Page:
What with the economic recession and the new laws in the US requiring travelers to carry passports when coming to Canada, my guess is that this will be an off-year for tourism, bad news for the people who run accommodations here, but good news for you when arriving without reservations.
Actually, we will be taking the ferry from Pictou to PEI. That is why we may wait to see which route to take from the Grand Pre area to Pictou. Do you think that it is necessary to have a reservation for that? I have a room reserved in PEI. I was contemplating waiting to book a room in the Grand Pre area the night before we head to Pictou.
We may return to NS by ferry from Saint John to Digby. I was told that a reservation is needed for that. There are only 2 crossings per day. The first leaves Saint John at 12:30PM and the 2nd doesn't leave until 11PM. Digby does not seem to be that big of a place to be able to find a hotel room at 2 in the morning!
Coming from Louisiana , I'll assume shellfish is on your wish list.
Well, we just had a guest who had bought lobster at a restaurant in Maine. He paid $45 US plus tax for a dinner with a 2 pound lobster. Here on Cape Breton, you can get a lobster and crab dinner for like $22-25.
I just don't understand what is the communication problem here. So many in the USA seem to think the passport expense is a deterrent, yet it seems the cost of accommodations and food in Canada is generally far less than the Maine Coast.
Just want everyone to know that !!
As far as the PEI ferry is concerned, the worst that could happen is that you might have to wait another two hours for the next boat ... or drive two hours on the freeway and take the bridge to western Prince Edward Island instead.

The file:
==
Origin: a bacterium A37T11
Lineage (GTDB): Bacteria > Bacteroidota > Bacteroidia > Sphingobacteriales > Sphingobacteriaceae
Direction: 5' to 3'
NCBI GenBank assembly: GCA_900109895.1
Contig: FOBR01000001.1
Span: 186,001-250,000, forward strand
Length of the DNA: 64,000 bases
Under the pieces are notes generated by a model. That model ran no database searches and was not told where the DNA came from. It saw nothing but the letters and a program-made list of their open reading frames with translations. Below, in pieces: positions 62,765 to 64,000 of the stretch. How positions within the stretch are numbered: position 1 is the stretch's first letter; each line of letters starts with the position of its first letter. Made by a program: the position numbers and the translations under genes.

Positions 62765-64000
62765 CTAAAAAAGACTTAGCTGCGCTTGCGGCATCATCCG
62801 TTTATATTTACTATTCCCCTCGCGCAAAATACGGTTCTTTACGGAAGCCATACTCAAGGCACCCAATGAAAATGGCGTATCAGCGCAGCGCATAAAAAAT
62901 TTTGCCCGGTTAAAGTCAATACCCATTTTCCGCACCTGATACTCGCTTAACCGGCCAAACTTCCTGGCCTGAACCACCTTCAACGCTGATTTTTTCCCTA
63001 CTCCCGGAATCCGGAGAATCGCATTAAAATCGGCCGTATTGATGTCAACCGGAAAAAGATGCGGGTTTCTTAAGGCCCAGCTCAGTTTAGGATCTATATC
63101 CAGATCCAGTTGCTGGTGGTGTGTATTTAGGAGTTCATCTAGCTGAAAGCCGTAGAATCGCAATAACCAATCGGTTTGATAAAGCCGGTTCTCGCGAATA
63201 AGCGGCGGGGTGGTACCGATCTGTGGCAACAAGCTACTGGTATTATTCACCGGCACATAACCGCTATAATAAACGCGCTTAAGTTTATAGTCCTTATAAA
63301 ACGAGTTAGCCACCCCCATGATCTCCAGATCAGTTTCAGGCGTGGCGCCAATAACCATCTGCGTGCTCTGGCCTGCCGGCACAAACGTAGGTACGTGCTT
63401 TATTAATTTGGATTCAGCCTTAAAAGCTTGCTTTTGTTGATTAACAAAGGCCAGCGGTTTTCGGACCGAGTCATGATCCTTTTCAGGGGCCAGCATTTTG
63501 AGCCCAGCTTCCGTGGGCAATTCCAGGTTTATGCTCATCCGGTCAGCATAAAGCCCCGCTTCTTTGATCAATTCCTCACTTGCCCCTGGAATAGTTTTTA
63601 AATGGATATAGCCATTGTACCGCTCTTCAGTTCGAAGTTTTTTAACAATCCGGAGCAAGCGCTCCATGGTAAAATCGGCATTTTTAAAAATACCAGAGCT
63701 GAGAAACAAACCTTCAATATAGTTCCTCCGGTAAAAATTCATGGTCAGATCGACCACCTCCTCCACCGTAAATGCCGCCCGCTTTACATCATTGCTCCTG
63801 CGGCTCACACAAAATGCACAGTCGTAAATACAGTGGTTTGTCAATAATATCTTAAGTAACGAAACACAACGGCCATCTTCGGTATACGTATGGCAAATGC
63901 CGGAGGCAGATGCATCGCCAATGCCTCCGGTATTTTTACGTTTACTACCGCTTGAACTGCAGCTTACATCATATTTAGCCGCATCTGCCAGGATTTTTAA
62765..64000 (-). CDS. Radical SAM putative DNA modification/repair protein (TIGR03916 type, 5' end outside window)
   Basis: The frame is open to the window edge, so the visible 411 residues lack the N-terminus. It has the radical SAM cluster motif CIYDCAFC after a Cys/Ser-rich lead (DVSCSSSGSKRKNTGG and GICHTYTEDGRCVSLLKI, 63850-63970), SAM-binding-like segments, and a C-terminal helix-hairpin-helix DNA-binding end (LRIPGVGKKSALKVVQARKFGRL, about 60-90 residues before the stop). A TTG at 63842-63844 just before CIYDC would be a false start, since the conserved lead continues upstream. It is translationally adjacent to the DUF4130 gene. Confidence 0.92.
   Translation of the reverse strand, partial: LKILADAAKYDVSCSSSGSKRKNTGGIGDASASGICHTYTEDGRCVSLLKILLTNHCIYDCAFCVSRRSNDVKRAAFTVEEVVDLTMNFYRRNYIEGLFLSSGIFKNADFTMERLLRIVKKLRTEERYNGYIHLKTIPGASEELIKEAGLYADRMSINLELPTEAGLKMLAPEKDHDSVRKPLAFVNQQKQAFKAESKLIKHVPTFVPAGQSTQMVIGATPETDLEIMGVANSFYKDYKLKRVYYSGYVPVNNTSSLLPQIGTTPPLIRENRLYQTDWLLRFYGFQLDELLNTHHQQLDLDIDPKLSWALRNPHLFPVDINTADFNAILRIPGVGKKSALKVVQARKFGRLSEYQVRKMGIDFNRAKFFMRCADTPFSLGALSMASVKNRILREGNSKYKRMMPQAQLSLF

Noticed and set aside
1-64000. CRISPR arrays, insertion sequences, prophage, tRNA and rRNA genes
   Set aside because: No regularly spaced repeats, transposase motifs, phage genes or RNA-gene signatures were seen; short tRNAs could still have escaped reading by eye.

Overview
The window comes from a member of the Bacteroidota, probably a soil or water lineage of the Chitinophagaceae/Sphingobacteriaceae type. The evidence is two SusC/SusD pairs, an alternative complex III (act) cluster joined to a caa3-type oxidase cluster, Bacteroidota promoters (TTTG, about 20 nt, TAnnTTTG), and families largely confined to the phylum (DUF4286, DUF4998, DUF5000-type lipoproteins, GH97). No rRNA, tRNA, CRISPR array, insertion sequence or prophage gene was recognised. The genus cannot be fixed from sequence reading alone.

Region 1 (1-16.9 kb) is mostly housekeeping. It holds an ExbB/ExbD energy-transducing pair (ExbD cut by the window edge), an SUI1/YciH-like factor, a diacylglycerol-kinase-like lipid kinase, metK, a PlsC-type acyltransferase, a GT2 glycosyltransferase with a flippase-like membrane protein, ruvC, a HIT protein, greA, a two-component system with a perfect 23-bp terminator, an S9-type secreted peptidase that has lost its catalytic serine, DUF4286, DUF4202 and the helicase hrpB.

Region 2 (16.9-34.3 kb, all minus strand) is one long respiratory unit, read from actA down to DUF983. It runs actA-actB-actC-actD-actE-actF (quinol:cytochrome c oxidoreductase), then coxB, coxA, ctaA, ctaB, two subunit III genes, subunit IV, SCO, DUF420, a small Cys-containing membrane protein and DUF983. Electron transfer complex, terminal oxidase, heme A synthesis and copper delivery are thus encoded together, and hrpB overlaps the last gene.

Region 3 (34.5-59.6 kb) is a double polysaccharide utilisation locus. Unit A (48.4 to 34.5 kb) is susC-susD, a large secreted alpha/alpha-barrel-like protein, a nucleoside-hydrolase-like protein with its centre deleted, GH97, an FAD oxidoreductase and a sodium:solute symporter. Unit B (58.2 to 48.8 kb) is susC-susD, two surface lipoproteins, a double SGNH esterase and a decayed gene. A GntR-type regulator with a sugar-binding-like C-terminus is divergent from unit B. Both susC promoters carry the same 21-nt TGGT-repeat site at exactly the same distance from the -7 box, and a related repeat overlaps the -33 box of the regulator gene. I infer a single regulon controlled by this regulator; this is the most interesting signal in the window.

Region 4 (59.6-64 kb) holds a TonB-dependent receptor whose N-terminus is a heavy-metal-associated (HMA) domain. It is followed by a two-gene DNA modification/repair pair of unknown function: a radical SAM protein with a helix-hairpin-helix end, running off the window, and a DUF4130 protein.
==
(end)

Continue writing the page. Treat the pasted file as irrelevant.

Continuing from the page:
Canadian travelers know that too, so traffic on the ferry is rarely so intense that cars are backed up such that anyone has to wait for a later crossing.
Out of curiosity, why would you take an 11 p.m. ferry to Digby, unless you've always had a yen to be on a ship over black water at midnight? It's a five hour drive from St. John, NB to Grand Pré on the freeway. And five hours by sea (three of them on the ferry) if you include the drive from Digby to Grand Pré. If the ferry schedule is inconvenient for you, just drive, and stay wherever you want.
Chain motels in Nova Scotia are usually staffed 24 hours. In smaller mom-and-pop places, the host may go to bed and turn out the "Vacancy" light. If I were arriving at 2 a.m., I'm make a reservation for a room, and tell the host what time you'll arrive. But then, I wouldn't take a ferry at such an odd hour when I could drive there on my own time.
The Digby-St. John ferry is in big financial trouble and there has been talk about closing it down. These inconvenient schedules may be a part of the reason.
We do not want to take the ferry at 11PM. We were planning on spending 1 night in Saint John with freinds. From there we were going to take the ferry to Digby and then tour that area (Annapolis Royal, etc) as we head back to Halifax. (We figured the ferry would be better than driving, especially during the day!) We have since arranged a tour of that area with a guide earlier in our trip. I'm not sure that we will be able to see all that we want in that one day, but we may just skip Saint John all together and head back towards Halifax from Miramichi. We don't want to spend all of our time driving.